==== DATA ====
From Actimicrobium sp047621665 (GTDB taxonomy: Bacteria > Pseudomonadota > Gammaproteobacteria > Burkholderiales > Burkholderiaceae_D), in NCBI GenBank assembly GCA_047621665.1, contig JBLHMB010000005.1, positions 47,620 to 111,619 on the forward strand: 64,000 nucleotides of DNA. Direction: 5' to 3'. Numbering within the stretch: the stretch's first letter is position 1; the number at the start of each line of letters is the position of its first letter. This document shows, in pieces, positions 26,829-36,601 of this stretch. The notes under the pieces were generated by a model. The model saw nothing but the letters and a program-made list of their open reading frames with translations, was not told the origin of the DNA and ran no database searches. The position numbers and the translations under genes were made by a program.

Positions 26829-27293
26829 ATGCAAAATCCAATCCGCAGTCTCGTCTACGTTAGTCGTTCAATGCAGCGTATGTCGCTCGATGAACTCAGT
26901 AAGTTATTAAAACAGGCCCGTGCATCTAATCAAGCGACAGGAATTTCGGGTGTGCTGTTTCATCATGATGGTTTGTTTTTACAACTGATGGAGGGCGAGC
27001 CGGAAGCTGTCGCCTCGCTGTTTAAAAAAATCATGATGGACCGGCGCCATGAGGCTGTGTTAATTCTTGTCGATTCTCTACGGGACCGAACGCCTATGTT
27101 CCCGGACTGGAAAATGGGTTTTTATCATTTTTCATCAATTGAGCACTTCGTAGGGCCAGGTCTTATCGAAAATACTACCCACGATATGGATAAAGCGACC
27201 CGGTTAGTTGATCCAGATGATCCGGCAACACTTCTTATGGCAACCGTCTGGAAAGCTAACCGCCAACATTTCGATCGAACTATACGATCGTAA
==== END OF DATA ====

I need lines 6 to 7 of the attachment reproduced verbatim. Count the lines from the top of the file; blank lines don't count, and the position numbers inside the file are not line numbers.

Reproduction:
27101 CCCGGACTGGAAAATGGGTTTTTATCATTTTTCATCAATTGAGCACTTCGTAGGGCCAGGTCTTATCGAAAATACTACCCACGATATGGATAAAGCGACC
27201 CGGTTAGTTGATCCAGATGATCCGGCAACACTTCTTATGGCAACCGTCTGGAAAGCTAACCGCCAACATTTCGATCGAACTATACGATCGTAA